Baby wipes: not for faces!
Four Reasons Wet Wipes Are Bad For Face Painting
Although convenient, there are some serious disadvantages to using wet wipes as a professional face painter. This is why:
To clean a child’s face before painting doesn’t require the entire cloth. Traces of food by the mouth, or some something by the nose needs a small amount of cloth. Obviously you can’t re-use one on someone else as that would be unacceptable. You have to throw it in the bin. What a waste, wet wipes are not that cheap. And just like money, they do not flush that well, even the ones that say they are ‘flushable’. Please don’t do it.
2 They contribute to staining Skin
The oils in the wipes that keep them moist are also a great product for setting your pigments. Basically part of the wipe removes the paint and the other part works to embed the colour in your skin. It actually pushes it deeper into your pores and then seals it nicely. This happens mostly with yellows, reds, greens and purples, but has been known to happen with almost all the colours. On the back of my business cards there are care and removal instructions, and it specifically says. “Avoid wet wipes and creams”.
When a face has been cleaned around the mouth or nose with wet wipes ,paint had trouble bonding and blending on application and it was the OILS in the wet wipes causing this! Face paint is WATER activated! Science tells us Oil and Water DON’T mix, hence, the removal instructions on my cards.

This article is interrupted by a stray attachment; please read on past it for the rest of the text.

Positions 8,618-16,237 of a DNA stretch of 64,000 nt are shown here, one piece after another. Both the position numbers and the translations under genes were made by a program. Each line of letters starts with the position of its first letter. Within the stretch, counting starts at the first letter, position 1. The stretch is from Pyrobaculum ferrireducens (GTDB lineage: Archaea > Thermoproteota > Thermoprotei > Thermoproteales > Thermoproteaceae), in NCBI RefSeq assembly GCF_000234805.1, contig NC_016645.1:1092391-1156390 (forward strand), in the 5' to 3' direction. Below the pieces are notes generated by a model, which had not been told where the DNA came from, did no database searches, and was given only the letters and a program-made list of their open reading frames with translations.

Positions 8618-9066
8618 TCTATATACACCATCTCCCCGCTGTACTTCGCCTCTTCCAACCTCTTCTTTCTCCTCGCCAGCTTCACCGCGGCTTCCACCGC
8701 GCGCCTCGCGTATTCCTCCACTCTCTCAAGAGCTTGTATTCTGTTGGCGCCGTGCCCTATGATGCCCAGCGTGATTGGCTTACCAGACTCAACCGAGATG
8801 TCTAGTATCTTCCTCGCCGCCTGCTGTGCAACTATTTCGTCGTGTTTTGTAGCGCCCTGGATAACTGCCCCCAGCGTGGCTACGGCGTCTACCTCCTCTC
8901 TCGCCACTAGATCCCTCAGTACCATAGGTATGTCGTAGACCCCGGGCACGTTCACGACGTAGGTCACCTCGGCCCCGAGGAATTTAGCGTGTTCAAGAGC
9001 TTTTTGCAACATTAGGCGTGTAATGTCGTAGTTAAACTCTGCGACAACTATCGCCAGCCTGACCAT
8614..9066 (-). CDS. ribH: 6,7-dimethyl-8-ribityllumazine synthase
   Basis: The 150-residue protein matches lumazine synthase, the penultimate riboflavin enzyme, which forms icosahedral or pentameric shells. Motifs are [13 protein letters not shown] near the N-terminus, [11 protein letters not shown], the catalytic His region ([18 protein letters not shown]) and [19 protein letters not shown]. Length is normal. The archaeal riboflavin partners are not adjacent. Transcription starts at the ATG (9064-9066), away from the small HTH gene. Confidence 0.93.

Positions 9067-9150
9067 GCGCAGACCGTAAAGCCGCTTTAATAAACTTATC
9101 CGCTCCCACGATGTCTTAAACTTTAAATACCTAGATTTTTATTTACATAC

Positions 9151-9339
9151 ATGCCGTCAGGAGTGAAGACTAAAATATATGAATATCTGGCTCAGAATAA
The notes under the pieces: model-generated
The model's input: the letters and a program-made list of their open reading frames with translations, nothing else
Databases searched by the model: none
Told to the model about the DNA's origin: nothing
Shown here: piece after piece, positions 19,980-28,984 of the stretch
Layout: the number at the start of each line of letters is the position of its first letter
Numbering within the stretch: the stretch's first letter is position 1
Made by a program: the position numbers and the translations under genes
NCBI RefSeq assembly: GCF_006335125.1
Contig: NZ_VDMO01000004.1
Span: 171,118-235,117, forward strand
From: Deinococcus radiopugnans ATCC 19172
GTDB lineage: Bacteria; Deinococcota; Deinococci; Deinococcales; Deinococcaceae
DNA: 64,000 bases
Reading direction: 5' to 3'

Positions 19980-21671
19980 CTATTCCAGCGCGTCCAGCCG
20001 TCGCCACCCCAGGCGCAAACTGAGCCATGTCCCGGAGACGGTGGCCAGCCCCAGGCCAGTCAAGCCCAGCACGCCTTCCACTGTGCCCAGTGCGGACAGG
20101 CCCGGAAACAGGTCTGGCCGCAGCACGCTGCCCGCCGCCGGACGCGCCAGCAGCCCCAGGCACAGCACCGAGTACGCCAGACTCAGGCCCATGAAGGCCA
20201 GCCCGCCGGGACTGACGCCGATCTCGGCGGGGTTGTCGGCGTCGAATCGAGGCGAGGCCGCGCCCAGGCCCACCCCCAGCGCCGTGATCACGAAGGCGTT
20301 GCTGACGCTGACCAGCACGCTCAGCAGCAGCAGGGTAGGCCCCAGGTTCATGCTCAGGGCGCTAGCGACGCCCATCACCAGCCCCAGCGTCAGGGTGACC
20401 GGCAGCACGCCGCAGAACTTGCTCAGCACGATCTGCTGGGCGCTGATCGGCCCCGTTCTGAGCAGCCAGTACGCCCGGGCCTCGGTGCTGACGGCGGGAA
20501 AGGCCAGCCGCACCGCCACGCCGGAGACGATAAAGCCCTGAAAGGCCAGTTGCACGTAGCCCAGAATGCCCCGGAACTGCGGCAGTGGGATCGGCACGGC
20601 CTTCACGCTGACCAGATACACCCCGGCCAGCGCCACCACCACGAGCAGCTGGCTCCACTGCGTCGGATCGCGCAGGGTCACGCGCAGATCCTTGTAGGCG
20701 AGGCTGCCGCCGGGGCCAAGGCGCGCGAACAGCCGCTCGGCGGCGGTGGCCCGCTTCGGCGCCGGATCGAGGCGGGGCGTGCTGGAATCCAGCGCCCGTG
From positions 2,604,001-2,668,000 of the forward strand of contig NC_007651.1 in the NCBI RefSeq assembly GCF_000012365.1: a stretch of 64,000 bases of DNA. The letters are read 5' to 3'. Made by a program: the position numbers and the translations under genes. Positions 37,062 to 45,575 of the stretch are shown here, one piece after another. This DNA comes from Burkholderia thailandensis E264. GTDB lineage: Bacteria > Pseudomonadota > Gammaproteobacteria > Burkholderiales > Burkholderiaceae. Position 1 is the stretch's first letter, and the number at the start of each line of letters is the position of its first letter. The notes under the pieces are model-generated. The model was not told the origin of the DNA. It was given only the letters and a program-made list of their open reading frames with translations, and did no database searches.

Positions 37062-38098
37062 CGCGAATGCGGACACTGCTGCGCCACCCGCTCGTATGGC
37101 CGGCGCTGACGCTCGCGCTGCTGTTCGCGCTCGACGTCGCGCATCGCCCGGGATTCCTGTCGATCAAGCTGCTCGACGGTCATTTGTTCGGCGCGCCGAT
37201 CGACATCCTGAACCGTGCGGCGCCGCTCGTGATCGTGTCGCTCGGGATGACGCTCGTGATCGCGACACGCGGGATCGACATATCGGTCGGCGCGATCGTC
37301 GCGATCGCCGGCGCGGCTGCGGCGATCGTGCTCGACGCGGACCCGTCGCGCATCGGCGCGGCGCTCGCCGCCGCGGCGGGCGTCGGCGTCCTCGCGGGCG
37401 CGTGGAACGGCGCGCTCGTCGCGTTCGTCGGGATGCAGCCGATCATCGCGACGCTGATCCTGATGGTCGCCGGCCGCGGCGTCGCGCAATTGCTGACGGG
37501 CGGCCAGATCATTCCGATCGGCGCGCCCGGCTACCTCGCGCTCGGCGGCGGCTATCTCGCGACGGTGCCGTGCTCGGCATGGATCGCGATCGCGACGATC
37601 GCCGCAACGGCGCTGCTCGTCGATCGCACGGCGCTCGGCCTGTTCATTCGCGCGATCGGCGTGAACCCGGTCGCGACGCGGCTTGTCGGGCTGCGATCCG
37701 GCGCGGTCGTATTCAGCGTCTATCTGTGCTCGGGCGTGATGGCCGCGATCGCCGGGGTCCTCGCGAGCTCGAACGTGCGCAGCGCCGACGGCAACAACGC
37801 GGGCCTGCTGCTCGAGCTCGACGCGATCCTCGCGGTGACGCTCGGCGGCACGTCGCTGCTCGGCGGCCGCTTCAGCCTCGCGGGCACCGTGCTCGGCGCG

4. They Are Bad For the Skin
By their very nature facial wipes have to be soaked in some potent chemicals to avoid being breeding grounds for bacteria. These moist cloths sit in packets on shelves for up to 18 months on a warm factory floor, therefore they require high levels of preservatives, namely alcohol and anti-bacterial agents to keep them usable by the time they distribute them to the retailers.
Particular ingredients to watch out for are:
– Propylene Glycol and Dipropylene Glycol (irritants)
– Parabens (e.g., Formaldehyde, a known carcinogen, is often used as is Japanese Honeysuckle, a naturally-occurring but equally concerning)
– Phenoxyethanol (irritant)
– 2-Bromo-2-Nitropropane-1, 3-Dio (potent anti-microbial agent that carries the highest hazard rating, 8-10, on the Skin Deep Ingredients database.)
Alcohol used topically, will dry out your skin. As well as being irritating to your skin, the high levels of alcohol can also cause extreme dryness and result premature ageing of the skin and works as a preservative when present in concentrations of over 10%.
Benzoic Acid [A mild skin irritant thought to exacerbate Eczema].
Benzyl Alcohol [Considered a skin and eye irritant and has been linked to Contact Dermatitis and Urticaria].
Formaldehyde [Still used in some “natural” skin care products, and a known carcinogen and skin irritant].
A face cloth, fresh water, wrung out but still damp. Wipe paint away from the eyes delicately and gently remove the majority of the product. Once most of the paint has been removed, you may was as normal.
Paper towel and pump bottle
In the bottle put water and a small amount of gentle, unperfumed plain hand/face soap in it. Use purest soap to avoid possible allergies in your clients. Detergents are off the list. Try scrapings from Dove or Pears soap [gentle on skin and no oily residue]. Mix with the water and it dissolves- pump on to small cut to size paper towels kept in a sealed container. If you feel the need you can also spray another sheet with just water to remove any soap residue you may have left behind. This solution is:
– Less expensive
– Safer for the skin
– Better for removing face paint
– Easier to paint over after cleaning
– Saves Space
– Better for correcting mistakes
– Creates less waste
– More environmentally friendly